Allegations Pay

Ethics Probes Keep Lawyers Flush

By Paul Kane Staff Writer
Tuesday, July 17, 2007

Justice Department probes of congressional corruption continued to provide big business for Washington's white-collar criminal defense attorneys, who billed at least $1 million in the second quarter to current and former House members involved in federal investigations.

With at least 11 such politicians -- including several forced from office last fall -- facing probes including the Jack Abramoff bribery conspiracy and the House page instant-messaging scandal, top-flight legal talent was in high demand.

The largest payout for current members came from Rep. Don Young (R-Alaska), whose campaign shelled out more than $262,000 to a pair of top Washington firms: Akin Gump Strauss Hauer & Feld, which took more than $242,000, and Tobin, O'Connor, Ewing & Richard.

Unlike some of the others on the list, Young has not been the target of a subpoena. But Mark Zachares, a former staffer on the House Transportation and Infrastructure Committee while Young chaired it, pleaded guilty this spring to trying to help Abramoff's clients in exchange for the promise of a future job at his firm.

In addition, Young's current district director in Alaska recently lobbied for an energy conglomerate whose chief executive pleaded guilty in May to bribing several state lawmakers. Young and Sen. Ted Stevens (R-Alaska), who has hired his own team of lawyers to deal with that probe, were the top recipients of donations from the executive and that company.

After spending $25,000 on Akin Gump in the first quarter, Young's campaign told reporters the funds were spent out of "caution." Yesterday, his congressional office deferred comment to Young's campaign staff, which declined to answer questions about his legal aid.

Former representative Mark Foley (R-Fla.), who resigned last fall after the FBI began investigating a series of inappropriate instant messages with teenage boys who were formerly House pages, spent more than $277,000 from April through June from his campaign funds, according to reports filed this weekend with the Federal Election Commission.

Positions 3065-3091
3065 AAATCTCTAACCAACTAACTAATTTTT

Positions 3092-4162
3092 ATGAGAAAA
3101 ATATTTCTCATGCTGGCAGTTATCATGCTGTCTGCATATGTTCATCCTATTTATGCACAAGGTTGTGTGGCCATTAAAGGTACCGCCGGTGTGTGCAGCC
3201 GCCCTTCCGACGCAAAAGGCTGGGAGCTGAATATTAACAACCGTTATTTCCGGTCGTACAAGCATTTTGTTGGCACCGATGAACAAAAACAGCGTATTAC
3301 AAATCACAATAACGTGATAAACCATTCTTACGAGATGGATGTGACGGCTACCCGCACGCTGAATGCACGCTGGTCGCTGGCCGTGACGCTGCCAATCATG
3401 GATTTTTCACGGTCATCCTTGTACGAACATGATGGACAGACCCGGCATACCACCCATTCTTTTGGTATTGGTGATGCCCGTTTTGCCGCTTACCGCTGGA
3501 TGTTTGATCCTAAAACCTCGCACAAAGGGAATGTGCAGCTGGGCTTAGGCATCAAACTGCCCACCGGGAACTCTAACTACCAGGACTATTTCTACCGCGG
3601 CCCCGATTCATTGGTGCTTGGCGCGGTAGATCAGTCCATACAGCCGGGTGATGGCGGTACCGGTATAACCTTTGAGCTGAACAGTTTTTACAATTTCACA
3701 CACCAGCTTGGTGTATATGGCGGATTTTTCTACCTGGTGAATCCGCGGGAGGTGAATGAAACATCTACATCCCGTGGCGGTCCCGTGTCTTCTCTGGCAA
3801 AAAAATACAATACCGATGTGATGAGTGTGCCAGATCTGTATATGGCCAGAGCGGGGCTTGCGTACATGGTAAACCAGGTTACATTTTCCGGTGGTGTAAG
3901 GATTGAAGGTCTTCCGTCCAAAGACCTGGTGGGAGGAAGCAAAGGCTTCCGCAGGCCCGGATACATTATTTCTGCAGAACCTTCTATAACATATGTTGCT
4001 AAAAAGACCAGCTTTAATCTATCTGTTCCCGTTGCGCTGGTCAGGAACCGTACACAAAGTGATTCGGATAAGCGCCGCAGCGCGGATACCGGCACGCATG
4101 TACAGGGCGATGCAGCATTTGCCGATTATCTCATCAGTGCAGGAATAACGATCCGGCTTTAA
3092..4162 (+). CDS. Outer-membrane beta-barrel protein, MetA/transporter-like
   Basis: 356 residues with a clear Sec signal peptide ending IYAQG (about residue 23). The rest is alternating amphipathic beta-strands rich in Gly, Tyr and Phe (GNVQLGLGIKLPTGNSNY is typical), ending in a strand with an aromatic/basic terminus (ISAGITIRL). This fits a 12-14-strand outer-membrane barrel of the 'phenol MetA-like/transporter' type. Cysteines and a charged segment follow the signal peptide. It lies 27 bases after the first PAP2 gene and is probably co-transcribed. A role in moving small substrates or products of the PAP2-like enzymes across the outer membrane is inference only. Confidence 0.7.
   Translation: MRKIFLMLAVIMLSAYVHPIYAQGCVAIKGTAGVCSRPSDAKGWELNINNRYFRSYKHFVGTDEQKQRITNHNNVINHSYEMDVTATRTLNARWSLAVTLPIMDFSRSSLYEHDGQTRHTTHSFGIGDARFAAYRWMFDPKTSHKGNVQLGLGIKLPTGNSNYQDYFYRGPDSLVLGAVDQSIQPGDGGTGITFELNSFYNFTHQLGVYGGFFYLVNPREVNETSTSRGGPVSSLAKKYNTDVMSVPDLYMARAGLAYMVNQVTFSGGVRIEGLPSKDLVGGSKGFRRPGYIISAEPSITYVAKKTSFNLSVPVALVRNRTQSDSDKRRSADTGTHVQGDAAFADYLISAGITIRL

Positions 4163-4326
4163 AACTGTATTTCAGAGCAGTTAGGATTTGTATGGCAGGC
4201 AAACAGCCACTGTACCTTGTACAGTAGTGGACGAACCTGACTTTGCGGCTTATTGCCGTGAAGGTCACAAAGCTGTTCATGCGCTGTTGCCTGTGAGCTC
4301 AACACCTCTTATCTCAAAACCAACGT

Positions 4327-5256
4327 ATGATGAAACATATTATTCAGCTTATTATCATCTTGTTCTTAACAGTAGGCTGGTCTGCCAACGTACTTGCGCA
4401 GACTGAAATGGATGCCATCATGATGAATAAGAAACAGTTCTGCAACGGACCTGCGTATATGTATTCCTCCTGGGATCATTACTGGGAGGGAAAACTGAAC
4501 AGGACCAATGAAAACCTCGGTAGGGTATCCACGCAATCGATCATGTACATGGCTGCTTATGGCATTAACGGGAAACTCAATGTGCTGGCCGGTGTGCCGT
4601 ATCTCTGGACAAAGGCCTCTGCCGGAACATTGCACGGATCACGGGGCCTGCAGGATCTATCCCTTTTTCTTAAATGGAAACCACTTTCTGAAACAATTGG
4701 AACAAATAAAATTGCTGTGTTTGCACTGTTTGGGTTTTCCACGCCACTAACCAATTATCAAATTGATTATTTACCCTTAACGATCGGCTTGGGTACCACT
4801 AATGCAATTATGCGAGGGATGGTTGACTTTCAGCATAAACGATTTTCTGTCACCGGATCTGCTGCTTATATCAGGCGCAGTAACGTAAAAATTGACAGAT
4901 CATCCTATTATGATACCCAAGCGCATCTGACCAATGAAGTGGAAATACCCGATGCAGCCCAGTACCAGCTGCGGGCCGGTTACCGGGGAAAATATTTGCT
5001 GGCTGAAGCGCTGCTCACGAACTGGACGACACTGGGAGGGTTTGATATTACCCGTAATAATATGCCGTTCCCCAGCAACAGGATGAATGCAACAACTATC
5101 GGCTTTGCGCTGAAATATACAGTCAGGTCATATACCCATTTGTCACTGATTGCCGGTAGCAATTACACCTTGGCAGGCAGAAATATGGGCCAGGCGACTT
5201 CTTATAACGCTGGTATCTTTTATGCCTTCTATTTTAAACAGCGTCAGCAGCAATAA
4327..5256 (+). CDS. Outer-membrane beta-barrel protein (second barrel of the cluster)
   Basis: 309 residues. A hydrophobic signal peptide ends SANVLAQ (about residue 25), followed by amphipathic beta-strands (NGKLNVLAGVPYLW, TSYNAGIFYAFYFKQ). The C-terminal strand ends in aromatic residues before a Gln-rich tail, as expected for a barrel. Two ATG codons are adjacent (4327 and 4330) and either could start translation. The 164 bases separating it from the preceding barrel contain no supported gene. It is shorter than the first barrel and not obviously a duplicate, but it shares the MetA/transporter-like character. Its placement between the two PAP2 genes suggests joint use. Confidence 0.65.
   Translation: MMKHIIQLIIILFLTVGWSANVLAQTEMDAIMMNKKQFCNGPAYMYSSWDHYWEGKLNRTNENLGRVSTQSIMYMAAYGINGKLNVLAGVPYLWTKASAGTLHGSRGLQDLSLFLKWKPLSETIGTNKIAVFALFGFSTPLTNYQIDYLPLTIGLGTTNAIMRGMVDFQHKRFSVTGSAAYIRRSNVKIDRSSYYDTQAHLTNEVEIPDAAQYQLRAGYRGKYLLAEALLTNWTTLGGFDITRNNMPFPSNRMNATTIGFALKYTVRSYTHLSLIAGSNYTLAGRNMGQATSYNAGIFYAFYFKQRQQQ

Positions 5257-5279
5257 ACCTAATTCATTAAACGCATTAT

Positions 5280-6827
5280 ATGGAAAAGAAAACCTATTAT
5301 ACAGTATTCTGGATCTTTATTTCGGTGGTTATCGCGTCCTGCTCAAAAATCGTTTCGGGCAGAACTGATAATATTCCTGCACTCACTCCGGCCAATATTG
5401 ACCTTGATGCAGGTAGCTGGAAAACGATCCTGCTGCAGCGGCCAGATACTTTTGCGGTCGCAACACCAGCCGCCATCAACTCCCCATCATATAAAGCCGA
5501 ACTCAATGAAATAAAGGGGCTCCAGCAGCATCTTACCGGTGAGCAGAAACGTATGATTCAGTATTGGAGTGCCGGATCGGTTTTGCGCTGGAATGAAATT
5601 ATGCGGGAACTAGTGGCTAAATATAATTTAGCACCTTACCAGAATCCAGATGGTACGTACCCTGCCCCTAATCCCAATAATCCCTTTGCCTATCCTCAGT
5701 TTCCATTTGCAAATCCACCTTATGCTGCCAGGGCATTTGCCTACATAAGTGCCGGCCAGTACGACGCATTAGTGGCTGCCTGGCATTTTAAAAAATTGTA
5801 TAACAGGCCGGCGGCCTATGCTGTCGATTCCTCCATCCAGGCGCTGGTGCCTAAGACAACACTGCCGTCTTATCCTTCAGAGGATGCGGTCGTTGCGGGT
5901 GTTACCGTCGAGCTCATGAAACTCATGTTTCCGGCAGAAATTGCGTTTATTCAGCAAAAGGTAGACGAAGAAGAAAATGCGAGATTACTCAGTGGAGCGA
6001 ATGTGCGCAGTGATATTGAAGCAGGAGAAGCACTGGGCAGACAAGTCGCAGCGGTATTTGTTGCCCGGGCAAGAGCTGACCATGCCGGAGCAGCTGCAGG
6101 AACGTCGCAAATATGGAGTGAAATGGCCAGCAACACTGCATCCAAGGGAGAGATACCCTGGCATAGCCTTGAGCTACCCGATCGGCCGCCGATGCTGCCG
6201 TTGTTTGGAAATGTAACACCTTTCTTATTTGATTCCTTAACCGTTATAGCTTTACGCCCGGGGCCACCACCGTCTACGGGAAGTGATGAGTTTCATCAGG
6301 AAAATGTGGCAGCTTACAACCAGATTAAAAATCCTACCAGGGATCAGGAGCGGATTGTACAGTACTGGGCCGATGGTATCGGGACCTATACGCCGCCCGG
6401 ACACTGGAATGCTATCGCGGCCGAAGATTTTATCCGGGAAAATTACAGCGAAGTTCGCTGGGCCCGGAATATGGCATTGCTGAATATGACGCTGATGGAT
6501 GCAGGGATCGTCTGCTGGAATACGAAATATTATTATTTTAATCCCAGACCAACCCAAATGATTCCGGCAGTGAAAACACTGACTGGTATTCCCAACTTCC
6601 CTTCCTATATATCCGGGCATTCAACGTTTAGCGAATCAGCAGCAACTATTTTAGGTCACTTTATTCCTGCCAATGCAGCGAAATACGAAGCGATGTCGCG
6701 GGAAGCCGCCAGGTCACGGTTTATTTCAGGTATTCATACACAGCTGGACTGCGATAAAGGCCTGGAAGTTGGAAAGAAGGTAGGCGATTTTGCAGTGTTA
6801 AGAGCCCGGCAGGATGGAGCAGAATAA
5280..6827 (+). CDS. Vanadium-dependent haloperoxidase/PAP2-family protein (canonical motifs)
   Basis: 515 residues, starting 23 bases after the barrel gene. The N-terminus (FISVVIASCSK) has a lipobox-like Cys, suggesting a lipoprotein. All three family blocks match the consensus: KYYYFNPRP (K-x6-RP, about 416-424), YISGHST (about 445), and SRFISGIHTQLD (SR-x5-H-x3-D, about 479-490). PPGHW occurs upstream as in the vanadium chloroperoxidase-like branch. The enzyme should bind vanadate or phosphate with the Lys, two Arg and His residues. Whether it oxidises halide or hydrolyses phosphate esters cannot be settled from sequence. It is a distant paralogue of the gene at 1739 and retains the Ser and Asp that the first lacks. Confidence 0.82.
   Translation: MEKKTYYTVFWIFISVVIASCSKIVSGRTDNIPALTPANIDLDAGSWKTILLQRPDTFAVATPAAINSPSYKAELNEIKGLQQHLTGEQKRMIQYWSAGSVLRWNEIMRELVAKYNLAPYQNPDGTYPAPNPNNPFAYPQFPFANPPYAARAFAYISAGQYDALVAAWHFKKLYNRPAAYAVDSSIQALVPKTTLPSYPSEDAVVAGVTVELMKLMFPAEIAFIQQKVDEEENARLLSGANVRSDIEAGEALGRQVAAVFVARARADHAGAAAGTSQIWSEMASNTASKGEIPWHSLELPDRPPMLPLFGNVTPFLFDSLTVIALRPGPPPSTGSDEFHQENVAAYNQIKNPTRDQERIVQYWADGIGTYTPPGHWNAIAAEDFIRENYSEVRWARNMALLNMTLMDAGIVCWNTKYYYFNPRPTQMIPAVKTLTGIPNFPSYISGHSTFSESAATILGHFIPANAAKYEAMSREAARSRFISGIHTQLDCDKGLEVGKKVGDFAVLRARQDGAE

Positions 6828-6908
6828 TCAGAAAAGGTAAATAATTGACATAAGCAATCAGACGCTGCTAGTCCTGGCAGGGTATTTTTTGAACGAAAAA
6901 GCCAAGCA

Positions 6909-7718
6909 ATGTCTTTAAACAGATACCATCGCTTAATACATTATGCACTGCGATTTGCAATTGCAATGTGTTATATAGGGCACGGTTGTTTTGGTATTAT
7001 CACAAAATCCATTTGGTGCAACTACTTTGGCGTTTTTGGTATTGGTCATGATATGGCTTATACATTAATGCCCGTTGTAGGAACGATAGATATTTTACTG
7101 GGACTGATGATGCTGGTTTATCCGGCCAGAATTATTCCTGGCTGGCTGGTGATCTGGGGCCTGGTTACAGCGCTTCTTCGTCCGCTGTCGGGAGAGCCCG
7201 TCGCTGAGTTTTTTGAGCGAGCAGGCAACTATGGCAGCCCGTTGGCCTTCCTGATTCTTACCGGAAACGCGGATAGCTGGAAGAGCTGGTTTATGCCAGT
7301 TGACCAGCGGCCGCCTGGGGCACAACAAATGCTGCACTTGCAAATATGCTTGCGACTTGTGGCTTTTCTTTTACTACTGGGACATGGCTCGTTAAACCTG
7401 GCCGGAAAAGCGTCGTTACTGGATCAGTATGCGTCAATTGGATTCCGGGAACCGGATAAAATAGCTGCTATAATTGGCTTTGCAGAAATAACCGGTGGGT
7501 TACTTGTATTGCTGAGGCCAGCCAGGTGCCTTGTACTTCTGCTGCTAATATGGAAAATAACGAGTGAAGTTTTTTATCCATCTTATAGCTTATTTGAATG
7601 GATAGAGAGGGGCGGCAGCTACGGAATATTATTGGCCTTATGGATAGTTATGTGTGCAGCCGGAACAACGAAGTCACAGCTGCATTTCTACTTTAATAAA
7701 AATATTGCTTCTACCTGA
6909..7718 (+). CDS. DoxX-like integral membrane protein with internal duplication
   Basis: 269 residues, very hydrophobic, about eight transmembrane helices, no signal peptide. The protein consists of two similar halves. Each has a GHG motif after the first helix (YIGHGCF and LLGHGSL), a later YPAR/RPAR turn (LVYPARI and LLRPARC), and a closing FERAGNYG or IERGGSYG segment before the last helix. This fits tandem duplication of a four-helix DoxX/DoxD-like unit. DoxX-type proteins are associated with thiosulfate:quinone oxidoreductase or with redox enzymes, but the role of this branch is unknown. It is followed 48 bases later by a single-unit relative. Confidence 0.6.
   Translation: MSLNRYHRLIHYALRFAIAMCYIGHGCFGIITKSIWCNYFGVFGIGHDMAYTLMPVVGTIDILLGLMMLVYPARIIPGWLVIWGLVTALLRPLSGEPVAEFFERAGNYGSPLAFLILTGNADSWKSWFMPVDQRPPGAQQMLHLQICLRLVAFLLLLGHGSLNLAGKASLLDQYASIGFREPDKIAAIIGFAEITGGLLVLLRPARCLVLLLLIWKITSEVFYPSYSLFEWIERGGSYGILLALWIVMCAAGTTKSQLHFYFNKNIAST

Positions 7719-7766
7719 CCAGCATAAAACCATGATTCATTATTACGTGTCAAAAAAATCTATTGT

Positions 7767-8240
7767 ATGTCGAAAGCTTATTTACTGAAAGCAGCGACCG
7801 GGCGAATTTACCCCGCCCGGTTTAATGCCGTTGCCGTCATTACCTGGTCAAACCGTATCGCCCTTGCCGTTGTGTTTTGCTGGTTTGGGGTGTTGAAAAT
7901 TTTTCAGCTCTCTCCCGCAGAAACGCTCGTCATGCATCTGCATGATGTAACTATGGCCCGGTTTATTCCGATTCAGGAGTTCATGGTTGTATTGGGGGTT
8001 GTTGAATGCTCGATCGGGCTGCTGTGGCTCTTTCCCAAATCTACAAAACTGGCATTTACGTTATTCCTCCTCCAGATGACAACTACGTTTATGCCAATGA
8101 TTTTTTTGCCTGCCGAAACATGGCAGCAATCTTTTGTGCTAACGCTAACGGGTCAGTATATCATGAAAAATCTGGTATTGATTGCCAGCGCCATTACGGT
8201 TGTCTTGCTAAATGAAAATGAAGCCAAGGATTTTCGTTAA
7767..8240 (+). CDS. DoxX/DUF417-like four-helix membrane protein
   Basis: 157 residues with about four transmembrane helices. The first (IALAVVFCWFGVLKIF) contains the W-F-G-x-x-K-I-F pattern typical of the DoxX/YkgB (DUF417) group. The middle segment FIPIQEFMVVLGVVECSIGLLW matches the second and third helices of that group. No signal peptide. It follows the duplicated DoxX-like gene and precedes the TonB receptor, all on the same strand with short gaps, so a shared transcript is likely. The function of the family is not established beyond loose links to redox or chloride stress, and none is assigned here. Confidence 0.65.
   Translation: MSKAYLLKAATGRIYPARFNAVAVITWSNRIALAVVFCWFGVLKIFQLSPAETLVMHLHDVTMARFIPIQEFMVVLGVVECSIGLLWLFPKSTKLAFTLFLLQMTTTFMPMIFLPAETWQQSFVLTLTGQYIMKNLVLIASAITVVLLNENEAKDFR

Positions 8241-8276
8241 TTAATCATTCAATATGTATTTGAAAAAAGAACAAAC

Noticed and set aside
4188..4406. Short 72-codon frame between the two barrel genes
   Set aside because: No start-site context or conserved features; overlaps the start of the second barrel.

The FEC and congressional ethics committees have routinely allowed members to tap their campaign war chests to pay legal bills if they are under investigation for actions taken in the course of being a member of Congress.

"Lawyers rejoice," said Norman J. Ornstein, a congressional scholar at the American Enterprise Institute. Ornstein noted that the average cost for one of the lawyers who handle ethics investigations has grown to $600 an hour. "This is serious stuff. . . . Obviously, it's also a reflection of the fact that we've a lot of folks under investigation," Ornstein added.

Rep. J. Dennis Hastert (R-Ill.), the former speaker who underwent questioning from the ethics committee during its review last fall of the Foley matter, spent nearly $60,000 on legal bills in April and May, slightly less than the $70,000 he paid to his attorneys in the first quarter. Rep. John A. Boehner (R-Ohio) , his successor, spent $52,939 on legal bills related to his civil lawsuit against Rep. Jim McDermott (D-Wash.) over a leaked copy of a conference call Boehner participated in more than 10 years ago.

Rep. Jerry Lewis (R-Calif.), who has faced scrutiny over earmarks he provided to campaign contributors, spent $31,000 on his defense. Rep. Rick Renzi (R-Ariz.), whose family business was raided by the FBI last April, spent $25,000. Rep. Alan B. Mollohan (D-W.Va.), whose investments and campaign contributions have been under investigation, spent $22,671. And Rep. John T. Doolittle (R-Calif.), who was closely linked to Abramoff, spent $50,584.

Defeat at the ballot box does not mean the bills go away.

Former congressman Curt Weldon (R-Pa.), whose daughter's offices were raided by the FBI just before he lost his reelection bid, paid $25,000 to his lawyers this spring as investigators continued to examine official actions taken on behalf of his daughter's lobbying clients. Weldon also paid $5,000 to a firm for "investigative services."

Former congressman J.D. Hayworth (R-Ariz.), who has faced scrutiny over his relationship with Abramoff, paid more than $102,000 to a legal team, according to his FEC report, and still owes $106,000.

© 2007 The Washington Post Company